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"The Wisconsin Years," from
My First Eighty Years (and then some!) 
Lyle Arthur Seefeld

Copyright Ralph L. Seefeld and Carol Howman. This book may not be reproduced or copied
in any manner without the written consent of Ralph L. Seefeld 

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Chapter 12: Tomahawk High School (1919-1923)

In the fall of 1919 I began my freshman year at Tomahawk High School.  My transition from eighth grader to freshman meant more than just a move to another room, it involved a new and different school format.  The entire class were no longer taught all the same subjects, but students could choose some "electives," subjects they wanted to take!  I think freshmen were allowed one elective subject, and I chose General Science.  There were no designated study halls, and no lockers, so each student was assigned an old fashioned school desk in the auditorium, in which he kept his books and other supplies. Students were segregated by class and seated in alphabetical order.  The freshmen occupied desks nearest the west windows.  I remember exactly where my desk was, because from there I could look out the window and watch Tomahawk's new water tower being built two blocks away.  (Right across the street from Lamberts' and less than a block from our house.)

The auditorium was right above the gymnasium where physical education classes met and where basketball games were played.  This placed the "main" room half way between the second and third floors of the main building, with stairs leading up to the high school classrooms and stairs leading down to the grade school rooms.  A desk on the stage of the auditorium was always occupied by a teacher, placed there to keep order in the room.

Way in the back of the room, almost to the back wall, was a small sheet metal cubicle which housed a motion picture projector.  Once in a great while all the pupils were summoned to the "main room", the big screen which hung over the stage was rolled down, and we were shown a movie.  (Black-and-white, of course, and silent, of course.)  At other times, the projection booth was used by a few pupils (boys) as a place to sneak a few surreptitious puffs on a cigarette.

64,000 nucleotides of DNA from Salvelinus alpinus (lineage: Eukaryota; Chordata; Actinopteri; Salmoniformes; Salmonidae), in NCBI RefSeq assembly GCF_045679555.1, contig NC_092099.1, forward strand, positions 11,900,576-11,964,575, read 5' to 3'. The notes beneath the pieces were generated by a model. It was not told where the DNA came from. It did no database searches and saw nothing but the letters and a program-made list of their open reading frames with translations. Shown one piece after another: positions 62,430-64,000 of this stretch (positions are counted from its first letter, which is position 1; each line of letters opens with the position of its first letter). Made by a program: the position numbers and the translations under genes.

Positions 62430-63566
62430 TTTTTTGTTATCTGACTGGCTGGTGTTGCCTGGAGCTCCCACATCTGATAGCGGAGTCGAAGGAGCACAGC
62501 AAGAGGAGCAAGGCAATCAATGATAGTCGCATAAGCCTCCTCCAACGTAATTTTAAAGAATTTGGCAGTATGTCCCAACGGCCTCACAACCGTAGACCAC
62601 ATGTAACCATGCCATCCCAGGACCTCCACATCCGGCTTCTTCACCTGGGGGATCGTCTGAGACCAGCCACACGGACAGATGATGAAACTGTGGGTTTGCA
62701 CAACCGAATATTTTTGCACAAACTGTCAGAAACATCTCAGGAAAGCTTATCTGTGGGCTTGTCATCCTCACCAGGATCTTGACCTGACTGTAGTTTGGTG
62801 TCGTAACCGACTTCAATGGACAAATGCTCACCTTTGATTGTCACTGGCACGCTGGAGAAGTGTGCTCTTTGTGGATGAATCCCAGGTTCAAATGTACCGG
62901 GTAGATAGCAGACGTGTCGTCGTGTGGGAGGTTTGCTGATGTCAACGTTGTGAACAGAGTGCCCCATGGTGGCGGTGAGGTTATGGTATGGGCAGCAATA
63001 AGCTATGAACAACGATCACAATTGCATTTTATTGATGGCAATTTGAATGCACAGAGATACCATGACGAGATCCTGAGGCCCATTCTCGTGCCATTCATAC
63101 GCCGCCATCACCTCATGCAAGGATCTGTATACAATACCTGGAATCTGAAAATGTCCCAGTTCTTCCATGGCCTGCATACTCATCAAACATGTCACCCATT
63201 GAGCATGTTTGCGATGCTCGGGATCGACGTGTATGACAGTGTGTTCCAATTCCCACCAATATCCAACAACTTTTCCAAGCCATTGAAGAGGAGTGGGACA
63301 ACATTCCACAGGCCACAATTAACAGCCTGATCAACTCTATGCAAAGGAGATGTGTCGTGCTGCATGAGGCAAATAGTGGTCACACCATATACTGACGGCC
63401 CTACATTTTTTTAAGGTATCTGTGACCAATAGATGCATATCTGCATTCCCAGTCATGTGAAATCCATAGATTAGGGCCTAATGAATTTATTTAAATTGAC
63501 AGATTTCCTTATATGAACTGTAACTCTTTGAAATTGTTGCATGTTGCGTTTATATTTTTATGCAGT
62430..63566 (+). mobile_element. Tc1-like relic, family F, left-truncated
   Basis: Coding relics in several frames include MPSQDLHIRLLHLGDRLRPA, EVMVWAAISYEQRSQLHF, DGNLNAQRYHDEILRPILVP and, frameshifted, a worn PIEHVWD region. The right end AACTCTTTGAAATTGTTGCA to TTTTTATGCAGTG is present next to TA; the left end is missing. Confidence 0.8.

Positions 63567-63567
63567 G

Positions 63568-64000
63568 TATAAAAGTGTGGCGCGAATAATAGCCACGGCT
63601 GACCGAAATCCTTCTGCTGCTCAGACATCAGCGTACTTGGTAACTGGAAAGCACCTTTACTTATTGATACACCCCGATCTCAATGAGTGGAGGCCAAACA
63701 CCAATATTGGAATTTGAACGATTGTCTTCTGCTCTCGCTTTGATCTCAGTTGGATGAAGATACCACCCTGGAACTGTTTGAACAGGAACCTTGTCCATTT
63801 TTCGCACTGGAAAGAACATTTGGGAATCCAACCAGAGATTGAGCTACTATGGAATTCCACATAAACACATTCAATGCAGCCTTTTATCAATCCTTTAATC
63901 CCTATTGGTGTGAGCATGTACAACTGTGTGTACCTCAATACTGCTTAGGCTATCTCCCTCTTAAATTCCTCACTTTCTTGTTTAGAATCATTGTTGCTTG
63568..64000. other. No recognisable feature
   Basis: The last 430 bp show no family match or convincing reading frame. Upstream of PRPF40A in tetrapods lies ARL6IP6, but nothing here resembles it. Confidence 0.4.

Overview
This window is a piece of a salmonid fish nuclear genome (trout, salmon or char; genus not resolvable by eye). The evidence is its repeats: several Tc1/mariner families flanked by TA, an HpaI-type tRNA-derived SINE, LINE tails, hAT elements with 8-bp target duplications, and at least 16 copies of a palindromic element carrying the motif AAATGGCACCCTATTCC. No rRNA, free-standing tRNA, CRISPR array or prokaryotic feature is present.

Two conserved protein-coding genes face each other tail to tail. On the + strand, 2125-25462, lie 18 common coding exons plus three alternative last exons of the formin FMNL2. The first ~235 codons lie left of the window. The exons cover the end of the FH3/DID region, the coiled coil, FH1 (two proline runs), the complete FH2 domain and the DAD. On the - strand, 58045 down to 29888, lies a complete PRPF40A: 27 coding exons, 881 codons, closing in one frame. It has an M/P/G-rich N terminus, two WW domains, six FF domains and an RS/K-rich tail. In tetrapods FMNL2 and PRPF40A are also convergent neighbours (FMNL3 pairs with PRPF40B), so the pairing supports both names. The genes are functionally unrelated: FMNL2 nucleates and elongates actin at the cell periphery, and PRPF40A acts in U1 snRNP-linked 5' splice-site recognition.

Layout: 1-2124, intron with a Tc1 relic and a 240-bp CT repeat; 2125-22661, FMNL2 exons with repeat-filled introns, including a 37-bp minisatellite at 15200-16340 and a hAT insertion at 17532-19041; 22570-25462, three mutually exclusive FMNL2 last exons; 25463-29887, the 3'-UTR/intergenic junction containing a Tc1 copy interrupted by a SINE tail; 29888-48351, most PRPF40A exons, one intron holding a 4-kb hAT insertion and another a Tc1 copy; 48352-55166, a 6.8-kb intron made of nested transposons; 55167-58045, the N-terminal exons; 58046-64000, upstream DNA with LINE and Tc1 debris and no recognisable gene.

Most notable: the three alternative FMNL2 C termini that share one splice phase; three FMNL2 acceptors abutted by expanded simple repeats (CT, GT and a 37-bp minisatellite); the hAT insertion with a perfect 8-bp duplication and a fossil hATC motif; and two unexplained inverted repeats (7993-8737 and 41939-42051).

In my freshman year my subjects were:  English (mandatory), algebra, which was, I think, also mandatory, taught by a Miss Kyle. Then there was some kind of history (boring, nothing but names and dates) and General Science, which I thoroughly enjoyed, although much of it seemed to be only a review of things I already knew.

Somewhere in this time period I sandwiched in a couple years of what was then called "manual training" and was really woodworking shop. It was located in the southeastern corner of the first floor, and today would certainly be called antique.  There wasn't a single power operated tool in the place, the closest thing to it being a crank operated grinding wheel for sharpening tools.  Mr. Lampert, who was also the boys' sports coach, was the manual training instructor.  He taught us the rudiments of woodworking, like sawing, planing, chiseling, sanding, etc.  I really didn't have any problems with this course, having used all the tools before in Dad's shop, sometimes under expert supervision.  After learning to use the tools, each member of the class was allowed to build a piece of furniture of his own design.  I built an oak book case with a book trough at the top in one class and in the other an oak pedestal which stood for years in our "parlor" supporting a potted plant.  Ugly pieces by today's standards!